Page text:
In this, our best of all impossible worlds, we have got used to being entertained by various forms of “visual art” on a screen – small, medium and big – in front of our eyes. And we have learned not to take the words and views beamed at us at face value: We accept the fact that our emotions and ideas are being manipulated by the people out there behind the screen, for their profit. Our being tuned in means big bucks for them, as they can sell air time (what can be called luftgesheft in the mame loshn) at a price based on us being (or not being) a multitude. The whole procedure was best summed up by that fabulous Hitchhiker to the Galaxy, Douglas Adams: “Television companies are not in the business of delivering television programs to their audience, they’re in the business of delivering audiences to their advertisers.”
Traditionally, the only area of TV fare that is supposed to be above such mean and unworthy motives is the news broadcast. It is meant to be a “public service,” gathering, assessing, editing and delivering “information” about things as they are, and as they happen to happen around the globe. The rest of on-air time in a given night-and-day period, after we have subtracted the accumulated span of news bulletins (assuming there is no “breaking news” to take over and preempt the program schedule) is supposed to pay for “the news,” which we expect to be independent, unbiased, fair and true.
Not the whole truth
But tradition does not mean a lot anymore in this, our best but still imperfect world. Times are changing, and most of us have learned – and accepted – that words like “independent,” “unbiased,” “fair” and “true” have lost a lot of their weight. The most we can say about the news bulletins is that they deliver to us some “truths” – as the anchors and reporters believe them to be at the time of going on-air. But they are far from being the “whole truth” and there is no way they can be “nothing but the truth.”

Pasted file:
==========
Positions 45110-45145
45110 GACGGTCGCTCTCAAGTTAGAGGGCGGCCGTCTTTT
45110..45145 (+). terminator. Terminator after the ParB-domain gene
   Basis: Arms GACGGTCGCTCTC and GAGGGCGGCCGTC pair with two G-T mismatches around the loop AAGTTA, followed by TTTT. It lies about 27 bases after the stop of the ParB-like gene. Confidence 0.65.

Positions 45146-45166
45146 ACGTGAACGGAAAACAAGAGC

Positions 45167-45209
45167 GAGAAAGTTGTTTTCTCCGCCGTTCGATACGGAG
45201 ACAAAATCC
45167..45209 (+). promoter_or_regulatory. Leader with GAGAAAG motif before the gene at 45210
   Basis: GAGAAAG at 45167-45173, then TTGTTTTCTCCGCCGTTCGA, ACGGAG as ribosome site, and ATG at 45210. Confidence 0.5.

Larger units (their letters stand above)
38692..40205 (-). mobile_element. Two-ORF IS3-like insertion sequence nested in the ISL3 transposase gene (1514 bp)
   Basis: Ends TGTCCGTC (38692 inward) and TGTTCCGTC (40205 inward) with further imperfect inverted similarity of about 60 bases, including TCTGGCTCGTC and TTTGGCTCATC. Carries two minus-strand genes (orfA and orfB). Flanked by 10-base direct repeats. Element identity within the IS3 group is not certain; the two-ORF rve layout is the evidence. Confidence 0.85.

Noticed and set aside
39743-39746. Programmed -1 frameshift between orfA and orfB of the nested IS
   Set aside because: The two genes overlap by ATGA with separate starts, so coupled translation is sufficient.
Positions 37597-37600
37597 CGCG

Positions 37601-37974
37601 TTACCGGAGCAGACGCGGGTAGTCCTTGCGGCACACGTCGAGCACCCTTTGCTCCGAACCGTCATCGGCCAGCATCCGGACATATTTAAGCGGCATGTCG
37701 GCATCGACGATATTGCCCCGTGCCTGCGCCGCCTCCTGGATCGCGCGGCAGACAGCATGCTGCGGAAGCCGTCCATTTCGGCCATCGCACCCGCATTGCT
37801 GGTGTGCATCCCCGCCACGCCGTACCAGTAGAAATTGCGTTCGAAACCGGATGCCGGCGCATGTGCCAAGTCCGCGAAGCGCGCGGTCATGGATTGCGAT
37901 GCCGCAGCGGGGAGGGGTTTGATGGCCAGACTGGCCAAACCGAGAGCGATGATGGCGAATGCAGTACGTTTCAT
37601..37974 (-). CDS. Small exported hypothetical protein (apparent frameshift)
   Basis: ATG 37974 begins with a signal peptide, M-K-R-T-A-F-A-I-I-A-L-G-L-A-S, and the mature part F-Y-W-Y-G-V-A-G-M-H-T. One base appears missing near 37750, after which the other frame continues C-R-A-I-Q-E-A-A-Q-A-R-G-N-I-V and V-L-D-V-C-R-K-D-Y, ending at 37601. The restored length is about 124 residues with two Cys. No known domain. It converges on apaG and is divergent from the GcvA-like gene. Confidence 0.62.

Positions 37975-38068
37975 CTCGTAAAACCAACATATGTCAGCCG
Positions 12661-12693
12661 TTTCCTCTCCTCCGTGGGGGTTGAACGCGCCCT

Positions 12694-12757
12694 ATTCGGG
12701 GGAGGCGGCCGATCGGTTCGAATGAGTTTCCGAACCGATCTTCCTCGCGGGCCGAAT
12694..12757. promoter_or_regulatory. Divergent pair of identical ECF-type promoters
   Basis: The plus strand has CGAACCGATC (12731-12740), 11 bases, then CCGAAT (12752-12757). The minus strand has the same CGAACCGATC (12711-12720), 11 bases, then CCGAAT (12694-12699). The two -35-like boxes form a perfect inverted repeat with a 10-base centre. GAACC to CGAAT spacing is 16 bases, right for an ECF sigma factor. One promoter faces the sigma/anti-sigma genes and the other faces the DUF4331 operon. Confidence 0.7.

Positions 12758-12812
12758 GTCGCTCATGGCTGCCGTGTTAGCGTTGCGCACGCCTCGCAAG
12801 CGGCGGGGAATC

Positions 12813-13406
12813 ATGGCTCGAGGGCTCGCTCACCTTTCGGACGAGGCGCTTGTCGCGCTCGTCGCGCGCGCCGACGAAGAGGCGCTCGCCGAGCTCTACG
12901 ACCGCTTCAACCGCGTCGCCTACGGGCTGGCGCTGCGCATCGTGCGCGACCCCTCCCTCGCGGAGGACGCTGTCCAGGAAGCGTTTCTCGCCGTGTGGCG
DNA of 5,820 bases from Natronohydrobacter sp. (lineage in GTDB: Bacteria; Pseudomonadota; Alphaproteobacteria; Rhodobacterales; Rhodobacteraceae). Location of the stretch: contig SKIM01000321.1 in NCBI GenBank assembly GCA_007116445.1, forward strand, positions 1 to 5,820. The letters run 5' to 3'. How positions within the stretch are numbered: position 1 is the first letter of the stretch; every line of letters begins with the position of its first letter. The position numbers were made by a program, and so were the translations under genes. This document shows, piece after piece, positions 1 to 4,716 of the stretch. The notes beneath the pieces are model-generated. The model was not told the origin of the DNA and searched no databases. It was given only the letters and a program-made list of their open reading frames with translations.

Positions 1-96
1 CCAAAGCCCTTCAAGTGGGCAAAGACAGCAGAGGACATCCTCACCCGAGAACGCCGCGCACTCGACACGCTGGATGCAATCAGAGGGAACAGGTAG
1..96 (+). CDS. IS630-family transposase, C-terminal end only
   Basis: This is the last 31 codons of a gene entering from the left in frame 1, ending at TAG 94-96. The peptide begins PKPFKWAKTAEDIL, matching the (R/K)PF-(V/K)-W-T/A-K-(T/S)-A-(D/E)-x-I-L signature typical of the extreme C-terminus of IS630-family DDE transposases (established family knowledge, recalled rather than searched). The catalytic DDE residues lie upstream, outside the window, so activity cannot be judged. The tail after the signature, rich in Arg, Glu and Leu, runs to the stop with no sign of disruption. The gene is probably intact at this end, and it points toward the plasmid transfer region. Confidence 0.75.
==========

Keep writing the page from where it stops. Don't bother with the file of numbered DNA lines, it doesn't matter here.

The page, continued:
Some of us regret that this change in the value of “truth” in TV news has taken place. But, well aware that nothing much can be done about it – since a maid who lost her head cannot ever regain her maidenhead – we realize that the only remaining course of action is to eulogize the sacred institution of the TV newscast, along with its credibility-oozing anchor (who can be of either sex and any age, but more often than not is male, white and on the sunny side of elderly).
By Hollywood standards, this is a great story, worth telling again and again – of the disintegration of a lofty idea, wreaking havoc on the lives of the protagonists – courageous reporters, producers and researchers, who find themselves at the mercy of circumstances beyond their control. They perceived themselves as messengers in the service of the public and the truth, only to find that they are dispensable foot soldiers in a losing battle, noble losers all.
Obfuscating the issue
Hollywood has been eulogizing TV news for the last 40 years or so. It gave us the fictional “Network” (1976), about TV news becoming an “infotainment” hybrid meant to bring in ratings at any cost. In 2005 George Clooney produced and directed the “factional” (based on facts and fictionalized to a degree) “Good Night, and Good Luck,” about Edward R. Murrow, who, in the 1950s, together with a band of dedicated reporters and producers, took on Senator Joseph McCarthy. Now comes another factional film, “Truth,” set in 2004, when a TV news program – “60 Minutes” on CBS – tried to shed some light on President George W. Bush’s military career (actually, the lack thereof, or at least a gaping lacuna in it). It ended with the whole issue sidetracked; the show also effectively terminated the careers of a TV icon (Dan Rather, played by Robert Redford) and a respected TV news producer, Mary Mapes (played by Cate Blanchett).